Project UDAY: How Odisha Institute Is Creating 'Change Agents' For Marginalized Tribals
A unique initiative of Kalinga Institute of Social Sciences (KISS), United Nations Population Fund (UNFPA) and Rural Electrification Corporation Ltd. (REC) which aims to reduce vulnerabilities of young people from tribal communities & create a cadre of tribal youth leaders who would be change agents in their respective communities.
Kalinga Institute of Social Sciences (KISS) is a residential institute for 30,000 marginalized indigenous students. It is located at Bhubaneswar, Odisha and holds Special Consultative Status with UN ECOSOC (United Nations Economic and Social Council).
As a model institution in the country meant for indigenous population (covering 62 tribes including 13 PVTGs (particularly vulnerable tribal groups)), it provides education (from Kindergarten to Post Graduation), accommodation, food, health care, vocational training (farm and non-farm sector), sports for development, computer education, life skills education amongst others to the students totally free of cost.
Work of the institute is directed towards creating "change agents" - a stronger generation of tribal people equipped with knowledge, basic life skills, etc. who go back to their communities to make a difference in the lives of people. KISS through its mandate and work is an example of "Blueprint of SDGs in action".
KISS in partnership with United Nations Population Fund (UNFPA) and with support from Rural Electrification Corporation Limited Foundation (REC Foundation) has rolled out Mission-UDAY in 2018. It aims to reduce vulnerabilities of young people from tribal communities & create a cadre of tribal youth leaders who would be change agents in their respective communities. They will be engaged in addressing various social concerns; assisting communities to take advantage of welfare programmes and develop a model for youth engagement in conflict affected areas of Odisha.
The project is implemented in 19 blocks of three tribal dominated districts of Odisha, i.e. Rayagada, Koraput and Malkanagiri. The project has built the capacity of 722 young people in the identified districts, who are now the 'change agent's' in their respective communities.
During the span of two and half years, in depth intervention has had a positive impact on the trained youth. The highlights of the intervention has been the involvement of 48% young girls as change agents for their communities as well as productive engagement of young boys and girls who have left the extremist groups. They have been moulded to contribute effectively towards the well-being of their communities and society in general.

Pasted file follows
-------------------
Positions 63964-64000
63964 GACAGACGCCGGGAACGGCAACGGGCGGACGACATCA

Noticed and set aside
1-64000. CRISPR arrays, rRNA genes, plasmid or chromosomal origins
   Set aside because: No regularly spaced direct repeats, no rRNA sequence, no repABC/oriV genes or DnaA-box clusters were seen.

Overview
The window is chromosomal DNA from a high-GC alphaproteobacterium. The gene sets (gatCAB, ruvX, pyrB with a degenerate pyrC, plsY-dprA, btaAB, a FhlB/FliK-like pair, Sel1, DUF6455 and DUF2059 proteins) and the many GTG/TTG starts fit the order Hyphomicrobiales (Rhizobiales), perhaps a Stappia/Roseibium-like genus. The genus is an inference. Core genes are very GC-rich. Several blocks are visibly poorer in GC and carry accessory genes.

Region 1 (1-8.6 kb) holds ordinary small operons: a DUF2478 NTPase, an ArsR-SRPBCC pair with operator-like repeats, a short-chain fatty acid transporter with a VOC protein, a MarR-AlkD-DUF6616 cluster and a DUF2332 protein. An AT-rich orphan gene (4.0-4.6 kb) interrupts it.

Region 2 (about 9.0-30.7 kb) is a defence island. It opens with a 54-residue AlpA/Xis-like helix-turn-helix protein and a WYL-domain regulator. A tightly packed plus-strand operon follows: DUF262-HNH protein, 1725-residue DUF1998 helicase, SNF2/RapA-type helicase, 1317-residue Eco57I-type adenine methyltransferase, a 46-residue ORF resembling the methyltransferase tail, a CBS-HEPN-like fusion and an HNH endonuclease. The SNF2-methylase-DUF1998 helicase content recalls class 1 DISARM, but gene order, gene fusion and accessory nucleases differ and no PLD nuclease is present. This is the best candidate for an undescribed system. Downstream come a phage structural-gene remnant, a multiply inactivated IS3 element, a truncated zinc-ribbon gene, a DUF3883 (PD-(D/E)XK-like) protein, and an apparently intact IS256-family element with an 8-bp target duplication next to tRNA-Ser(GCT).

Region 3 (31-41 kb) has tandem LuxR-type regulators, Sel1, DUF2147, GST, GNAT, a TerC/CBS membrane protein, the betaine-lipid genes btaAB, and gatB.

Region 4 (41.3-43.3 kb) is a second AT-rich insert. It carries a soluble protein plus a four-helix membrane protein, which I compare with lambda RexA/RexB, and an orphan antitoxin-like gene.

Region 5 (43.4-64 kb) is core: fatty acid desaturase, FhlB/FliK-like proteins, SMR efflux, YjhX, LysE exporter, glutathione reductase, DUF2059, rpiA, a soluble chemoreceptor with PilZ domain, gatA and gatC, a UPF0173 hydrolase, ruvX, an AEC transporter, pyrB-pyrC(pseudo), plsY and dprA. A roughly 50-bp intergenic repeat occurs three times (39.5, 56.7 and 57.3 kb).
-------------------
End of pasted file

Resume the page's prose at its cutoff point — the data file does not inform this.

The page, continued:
Showcasing human impact stories:"Journey of Salami to BANK MADAM"
Salami Sashankar is a 27 year old girl from Toyaput village of Laxmipur Tehsil, one of the Maoist affected areas of Koraput district, Odisha; where she lives with her parents and sibling. Apart from studies, she has been actively involved in community work since childhood. She has completed her graduation and was looking for employment opportunities, when in the year 2019, she got to know about Project UDAY and joined as a volunteer.
What persuaded Salami to be a part of Project Uday was its goal – i.e., "To reduce vulnerabilities of young people belonging to tribal communities and create a cadre of tribal youth leaders who would be change agents in their respective communities." This, according to her, was the ideal platform to bring about the changes in her community that she aspired for. After getting 10 days residential training she has gone back to her village and created awareness on different health issues in her community.
By seeing her passion for work, communication skills and relation with the community, she has been given an additional responsibility of studying various "Government Schemes" and dissemination of its various provisions amongst the community. At the same time, she is also involved in assisting individuals who are eligible to get benefit of the schemes and are left out due to some reasons or the other. Salami helps them fill up application forms, collect documents, submit application and its follow up.
She also disseminates information about various loan facilities available and subsidies related to the schemes and encourages SHGs and individuals to avail the same. To further improvise on her work, she purchased a laptop, learnt to operate it and continues to use it for the larger benefit of her community.